Bile duct cancer
Cholangiocarcinoma (CCA) is a rare cancerous (malignant) growth in one of the ducts that carries bile from the liver to the small intestine.
The exact cause of CCA isn't known. However, many of these tumors are already quite advanced by the time they are found.
CCA may start anywhere along the bile ducts. These tumors block off the bile ducts.
Both men and women are affected. Most people are older than 65.
People with the following health problems may have a higher chance of developing CCA:
Exams and Tests
Your health care provider will perform a physical exam. Tests will be done to check for a tumor or blockage in the bile duct. These may include:
- Abdominal CT scan
- Abdominal ultrasound
- Procedure that uses a viewing scope to look at the bile ducts (ERCP), during which tissue may be taken and looked at under a microscope
Blood tests that may be done include:
The goal is to treat the cancer and the blockage it causes. When possible, surgery to remove the tumor is the treatment of choice and may result in a cure. Often the cancer has already spread locally or to another area of the body by the time it is diagnosed. As a result, surgery to cure the cancer is not possible.
Chemotherapy or radiation may be given after surgery to decrease the risk of the cancer returning.
In select cases, a liver transplant can be tried.
Endoscopic therapy with stent placement can temporarily relieve blockages in the biliary ducts. This may also relieve jaundice when the tumor cannot be removed.
Completely removing the tumor allows some people to survive with the possibility of complete cure.
If the tumor cannot be completely removed, a cure is generally not possible. With treatment, about one half of affected people live a year, and about one half live longer, but rarely beyond 5 years.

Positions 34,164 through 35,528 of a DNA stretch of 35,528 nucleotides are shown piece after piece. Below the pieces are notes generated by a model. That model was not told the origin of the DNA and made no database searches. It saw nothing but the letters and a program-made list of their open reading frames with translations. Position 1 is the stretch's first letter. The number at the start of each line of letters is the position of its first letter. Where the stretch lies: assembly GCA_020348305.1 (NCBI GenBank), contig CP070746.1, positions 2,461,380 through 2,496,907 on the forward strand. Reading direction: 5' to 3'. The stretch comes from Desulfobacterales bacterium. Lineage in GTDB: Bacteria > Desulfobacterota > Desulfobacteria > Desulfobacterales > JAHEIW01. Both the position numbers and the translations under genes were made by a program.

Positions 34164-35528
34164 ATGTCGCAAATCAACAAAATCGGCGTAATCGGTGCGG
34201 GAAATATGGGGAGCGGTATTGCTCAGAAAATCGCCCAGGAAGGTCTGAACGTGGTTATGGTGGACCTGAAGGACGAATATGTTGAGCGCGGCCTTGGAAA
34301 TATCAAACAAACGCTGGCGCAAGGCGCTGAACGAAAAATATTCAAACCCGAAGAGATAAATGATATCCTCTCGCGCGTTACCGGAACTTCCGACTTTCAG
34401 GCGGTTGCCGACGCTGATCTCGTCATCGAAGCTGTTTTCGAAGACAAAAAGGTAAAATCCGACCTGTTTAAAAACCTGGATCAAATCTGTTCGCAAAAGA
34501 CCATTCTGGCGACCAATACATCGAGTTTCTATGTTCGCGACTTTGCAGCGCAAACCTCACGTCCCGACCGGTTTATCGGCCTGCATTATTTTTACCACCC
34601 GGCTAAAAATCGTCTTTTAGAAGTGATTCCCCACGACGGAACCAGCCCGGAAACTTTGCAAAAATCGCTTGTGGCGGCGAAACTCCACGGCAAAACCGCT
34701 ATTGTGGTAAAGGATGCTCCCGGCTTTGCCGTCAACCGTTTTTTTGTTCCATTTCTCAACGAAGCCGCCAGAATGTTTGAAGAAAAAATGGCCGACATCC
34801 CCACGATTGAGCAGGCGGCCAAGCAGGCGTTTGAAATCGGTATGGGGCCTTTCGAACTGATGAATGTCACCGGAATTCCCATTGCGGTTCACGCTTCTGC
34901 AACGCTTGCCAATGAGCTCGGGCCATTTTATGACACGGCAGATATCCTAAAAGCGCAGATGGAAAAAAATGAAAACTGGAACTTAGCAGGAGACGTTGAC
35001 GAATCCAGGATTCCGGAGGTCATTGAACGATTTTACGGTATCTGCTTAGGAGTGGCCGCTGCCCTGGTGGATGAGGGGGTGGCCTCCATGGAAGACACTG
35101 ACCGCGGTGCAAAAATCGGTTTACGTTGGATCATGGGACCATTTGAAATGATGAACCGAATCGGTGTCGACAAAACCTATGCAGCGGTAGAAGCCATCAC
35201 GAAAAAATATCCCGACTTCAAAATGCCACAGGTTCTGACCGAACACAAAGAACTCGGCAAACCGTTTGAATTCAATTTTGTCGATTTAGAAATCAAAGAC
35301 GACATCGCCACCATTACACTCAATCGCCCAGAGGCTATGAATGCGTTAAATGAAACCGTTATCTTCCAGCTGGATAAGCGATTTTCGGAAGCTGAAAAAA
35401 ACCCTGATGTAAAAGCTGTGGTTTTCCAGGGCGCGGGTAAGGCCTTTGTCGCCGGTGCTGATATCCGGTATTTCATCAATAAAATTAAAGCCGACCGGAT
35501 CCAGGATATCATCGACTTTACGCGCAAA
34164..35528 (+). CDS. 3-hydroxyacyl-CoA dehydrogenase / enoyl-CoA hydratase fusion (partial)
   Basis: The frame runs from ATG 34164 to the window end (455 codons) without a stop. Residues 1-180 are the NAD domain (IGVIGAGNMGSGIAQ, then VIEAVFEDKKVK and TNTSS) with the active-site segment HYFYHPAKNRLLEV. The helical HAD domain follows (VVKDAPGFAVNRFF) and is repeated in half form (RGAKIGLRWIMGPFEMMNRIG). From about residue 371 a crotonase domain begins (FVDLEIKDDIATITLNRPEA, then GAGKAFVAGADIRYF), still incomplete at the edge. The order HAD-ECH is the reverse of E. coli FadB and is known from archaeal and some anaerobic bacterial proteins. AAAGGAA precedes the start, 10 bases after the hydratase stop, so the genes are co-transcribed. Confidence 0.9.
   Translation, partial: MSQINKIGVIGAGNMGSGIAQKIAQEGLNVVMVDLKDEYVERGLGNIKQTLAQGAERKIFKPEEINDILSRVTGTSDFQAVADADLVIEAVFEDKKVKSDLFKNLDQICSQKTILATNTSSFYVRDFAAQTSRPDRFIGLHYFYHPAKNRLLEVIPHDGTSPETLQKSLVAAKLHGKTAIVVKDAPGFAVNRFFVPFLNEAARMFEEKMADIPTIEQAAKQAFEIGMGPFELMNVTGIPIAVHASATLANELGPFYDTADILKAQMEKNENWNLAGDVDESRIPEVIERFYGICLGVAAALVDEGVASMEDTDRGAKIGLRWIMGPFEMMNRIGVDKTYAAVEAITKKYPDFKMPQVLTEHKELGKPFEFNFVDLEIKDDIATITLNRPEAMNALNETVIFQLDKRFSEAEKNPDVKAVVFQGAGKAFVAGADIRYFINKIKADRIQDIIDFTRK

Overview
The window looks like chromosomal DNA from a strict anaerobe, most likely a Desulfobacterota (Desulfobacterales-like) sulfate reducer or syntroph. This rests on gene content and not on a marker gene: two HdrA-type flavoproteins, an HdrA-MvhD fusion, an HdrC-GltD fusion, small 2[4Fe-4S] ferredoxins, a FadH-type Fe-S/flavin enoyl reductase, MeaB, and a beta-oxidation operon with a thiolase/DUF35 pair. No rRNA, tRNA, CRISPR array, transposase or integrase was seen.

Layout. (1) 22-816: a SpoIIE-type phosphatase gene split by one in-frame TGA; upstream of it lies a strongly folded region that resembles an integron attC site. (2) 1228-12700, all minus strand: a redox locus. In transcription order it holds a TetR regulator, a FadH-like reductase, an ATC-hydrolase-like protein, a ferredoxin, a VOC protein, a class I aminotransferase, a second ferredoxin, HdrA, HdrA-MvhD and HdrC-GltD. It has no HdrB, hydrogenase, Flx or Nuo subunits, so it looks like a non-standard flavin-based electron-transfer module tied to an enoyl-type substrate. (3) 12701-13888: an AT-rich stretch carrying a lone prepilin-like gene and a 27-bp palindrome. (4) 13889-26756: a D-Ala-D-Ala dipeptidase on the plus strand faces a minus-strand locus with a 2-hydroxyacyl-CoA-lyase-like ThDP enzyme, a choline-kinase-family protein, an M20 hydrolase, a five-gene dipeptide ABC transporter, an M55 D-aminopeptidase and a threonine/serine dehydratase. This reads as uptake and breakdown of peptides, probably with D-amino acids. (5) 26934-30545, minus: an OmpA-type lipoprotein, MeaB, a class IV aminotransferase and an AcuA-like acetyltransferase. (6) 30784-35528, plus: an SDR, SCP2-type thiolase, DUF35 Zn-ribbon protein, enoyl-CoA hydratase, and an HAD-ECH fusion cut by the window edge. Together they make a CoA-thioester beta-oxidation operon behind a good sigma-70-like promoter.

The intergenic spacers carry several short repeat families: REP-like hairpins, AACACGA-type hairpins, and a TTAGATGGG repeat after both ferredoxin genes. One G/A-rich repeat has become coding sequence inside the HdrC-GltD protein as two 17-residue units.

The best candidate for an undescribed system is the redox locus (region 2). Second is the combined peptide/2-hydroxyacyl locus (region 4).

Hospice is often a good resource for people with CCA that cannot be cured.
Complications of CCA include:
- Liver failure
- Spread (metastasis) of tumor to other organs
When to Contact a Medical Professional
Call your provider if you have jaundice or other symptoms of cholangiocarcinoma.
National Cancer Institute website. Bile duct cancer (cholangiocarcinoma) treatment (PDQ) -- health professional version.
Rajkomar K, Koea JB. Intrahepatic cholangiocarcinoma. In: Jarnagin WR, ed. Blumgart's Surgery of the Liver, Biliary Tract and Pancreas. 6th ed. Philadelphia, PA: Elsevier; 2017:chap 50.
Rizvi SH, Gores GJ. Tumors of the bile ducts, gallbladder, and ampulla. In: Feldman M, Friedman LS, Brandt LJ, eds. Sleisenger and Fordtran's Gastrointestinal and Liver Disease. 11th ed. Philadelphia, PA: Elsevier; 2021:chap 69.
Last reviewed on: 5/27/2020
Reviewed by: Todd Gersten, MD, Hematology/Oncology, Florida Cancer Specialists & Research Institute, Wellington, FL. Review provided by VeriMed Healthcare Network. Also reviewed by David Zieve, MD, MHA, Medical Director, Brenda Conaway, Editorial Director, and the A.D.A.M. Editorial team. Editorial update 11/09/2020.